New Delhi: Asian countries will not become high-income economies unless domestic demand is made a main driver of growth, the president of the Asian Development Bank said on Monday.
“The biggest challenge is moving from resource-driven growth dependent on cheap labour and resources, to growth based on high productivity and innovation,” Haruhiko Kuroda said at a conference in New Delhi.
Finance minister Pranab Mukherjee and ADB president Haruhiko Kuroda in New Delhi on Monday. (PTI photo)
Last month, World Bank president Robert Zoellick warned China could fall into the “middle-income trap,” where national productivity and income growth stall after per capita income hits $3,000 to $6,000.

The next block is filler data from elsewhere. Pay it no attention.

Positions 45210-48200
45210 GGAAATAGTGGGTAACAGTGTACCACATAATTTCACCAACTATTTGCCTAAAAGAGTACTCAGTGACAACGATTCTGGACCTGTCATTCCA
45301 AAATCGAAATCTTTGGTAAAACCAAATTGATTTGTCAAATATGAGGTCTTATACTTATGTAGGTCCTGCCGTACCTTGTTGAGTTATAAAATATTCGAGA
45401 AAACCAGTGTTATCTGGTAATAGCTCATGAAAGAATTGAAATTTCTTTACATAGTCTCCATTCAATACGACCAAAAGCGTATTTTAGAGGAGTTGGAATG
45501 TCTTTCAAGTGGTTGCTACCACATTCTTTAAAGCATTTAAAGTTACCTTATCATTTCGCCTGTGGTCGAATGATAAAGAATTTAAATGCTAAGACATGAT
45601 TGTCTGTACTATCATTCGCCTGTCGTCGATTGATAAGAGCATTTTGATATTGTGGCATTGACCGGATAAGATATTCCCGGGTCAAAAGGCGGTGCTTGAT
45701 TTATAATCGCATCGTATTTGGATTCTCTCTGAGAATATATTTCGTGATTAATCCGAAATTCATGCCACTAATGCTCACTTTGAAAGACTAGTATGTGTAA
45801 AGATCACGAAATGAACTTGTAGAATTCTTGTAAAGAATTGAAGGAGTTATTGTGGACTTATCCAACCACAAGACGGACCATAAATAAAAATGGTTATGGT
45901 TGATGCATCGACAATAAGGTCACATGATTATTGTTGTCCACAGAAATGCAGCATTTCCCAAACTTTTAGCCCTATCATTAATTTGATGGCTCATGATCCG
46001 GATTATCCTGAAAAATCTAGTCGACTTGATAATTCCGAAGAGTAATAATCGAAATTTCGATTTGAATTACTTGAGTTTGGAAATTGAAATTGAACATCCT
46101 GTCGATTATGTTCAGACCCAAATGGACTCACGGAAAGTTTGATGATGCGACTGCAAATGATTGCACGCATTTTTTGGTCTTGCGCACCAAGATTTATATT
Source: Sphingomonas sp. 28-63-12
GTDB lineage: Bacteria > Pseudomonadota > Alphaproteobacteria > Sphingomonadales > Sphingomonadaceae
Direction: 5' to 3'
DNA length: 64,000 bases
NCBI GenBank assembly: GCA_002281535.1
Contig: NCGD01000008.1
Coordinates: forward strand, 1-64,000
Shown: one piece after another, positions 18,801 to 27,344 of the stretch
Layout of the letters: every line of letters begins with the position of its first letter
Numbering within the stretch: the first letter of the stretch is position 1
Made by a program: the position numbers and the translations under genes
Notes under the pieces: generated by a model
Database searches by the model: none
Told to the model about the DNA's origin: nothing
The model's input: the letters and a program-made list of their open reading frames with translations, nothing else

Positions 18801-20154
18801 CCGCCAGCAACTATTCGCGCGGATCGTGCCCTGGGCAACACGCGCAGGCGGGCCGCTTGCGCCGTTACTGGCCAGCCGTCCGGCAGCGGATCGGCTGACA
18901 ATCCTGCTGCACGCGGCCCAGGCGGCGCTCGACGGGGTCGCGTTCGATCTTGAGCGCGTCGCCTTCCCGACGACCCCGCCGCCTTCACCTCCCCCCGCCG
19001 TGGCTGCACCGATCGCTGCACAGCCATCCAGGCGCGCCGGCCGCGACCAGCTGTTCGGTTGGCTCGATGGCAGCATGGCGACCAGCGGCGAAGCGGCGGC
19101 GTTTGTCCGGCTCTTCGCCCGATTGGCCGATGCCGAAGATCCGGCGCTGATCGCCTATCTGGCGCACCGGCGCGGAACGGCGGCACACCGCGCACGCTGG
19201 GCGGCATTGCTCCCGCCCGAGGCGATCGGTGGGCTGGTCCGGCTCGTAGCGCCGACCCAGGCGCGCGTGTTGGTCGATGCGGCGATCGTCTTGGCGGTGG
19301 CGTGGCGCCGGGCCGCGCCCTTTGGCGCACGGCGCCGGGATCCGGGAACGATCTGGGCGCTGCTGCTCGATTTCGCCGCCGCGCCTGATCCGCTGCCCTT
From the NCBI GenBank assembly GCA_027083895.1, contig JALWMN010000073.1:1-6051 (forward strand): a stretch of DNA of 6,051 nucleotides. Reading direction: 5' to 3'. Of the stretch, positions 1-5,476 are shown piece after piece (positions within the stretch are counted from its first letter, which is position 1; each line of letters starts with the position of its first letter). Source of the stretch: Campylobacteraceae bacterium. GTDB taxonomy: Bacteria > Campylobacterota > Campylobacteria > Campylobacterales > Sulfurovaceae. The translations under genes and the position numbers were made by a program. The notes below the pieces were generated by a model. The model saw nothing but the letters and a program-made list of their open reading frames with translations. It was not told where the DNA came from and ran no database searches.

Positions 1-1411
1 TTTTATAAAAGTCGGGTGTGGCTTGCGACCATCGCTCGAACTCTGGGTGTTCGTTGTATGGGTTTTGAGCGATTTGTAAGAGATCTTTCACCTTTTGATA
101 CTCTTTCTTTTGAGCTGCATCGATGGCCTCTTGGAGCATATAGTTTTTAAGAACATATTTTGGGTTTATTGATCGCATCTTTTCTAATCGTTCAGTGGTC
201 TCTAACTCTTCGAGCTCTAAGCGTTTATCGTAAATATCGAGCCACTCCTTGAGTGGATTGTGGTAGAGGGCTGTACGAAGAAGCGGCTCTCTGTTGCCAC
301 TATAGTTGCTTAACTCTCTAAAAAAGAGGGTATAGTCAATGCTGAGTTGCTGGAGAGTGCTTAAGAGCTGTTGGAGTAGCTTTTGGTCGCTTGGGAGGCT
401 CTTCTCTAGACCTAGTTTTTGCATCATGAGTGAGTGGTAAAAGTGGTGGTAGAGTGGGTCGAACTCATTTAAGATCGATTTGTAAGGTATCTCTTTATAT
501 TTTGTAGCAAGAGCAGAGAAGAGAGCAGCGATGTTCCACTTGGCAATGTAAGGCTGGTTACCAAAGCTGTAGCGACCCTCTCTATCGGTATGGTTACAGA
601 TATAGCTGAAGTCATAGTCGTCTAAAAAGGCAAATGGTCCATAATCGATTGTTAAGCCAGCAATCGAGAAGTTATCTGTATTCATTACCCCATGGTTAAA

A similar situation happened in Latin America in the 1980s and 1990s, where export and investment-driven growth did not translate into vibrant domestic markets, resulting in stagnation.
By 2050, Asia faces two growth scenarios, Kuroda said, one in which it accounts for about half of the global GDP, with per capita income rising to the current level of Europe and another in which Asia’s per capita income remains at barely half of its potential.
Kuroda also warned rising food prices remain a problem for the poor in Asia.
Volatile food costs are a major driver on inflation in Asia, where policymakers are trying to fight slowing growth without spurring consumer prices.
Speaking at the same meeting, finance minister Pranab Mukherjee said that with quality infrastructure, his country could achieve growth of up to 9% in the medium-to-long term.
Growth has slowed to around 8% in India, as Asia’s third-largest economy battles with high inflation and headwinds from debt woes in the United States and Europe.
“In the medium-to-long term, India remains firmly on a high GDP growth path of 8.5-9%,” Mukherjee said in a statement.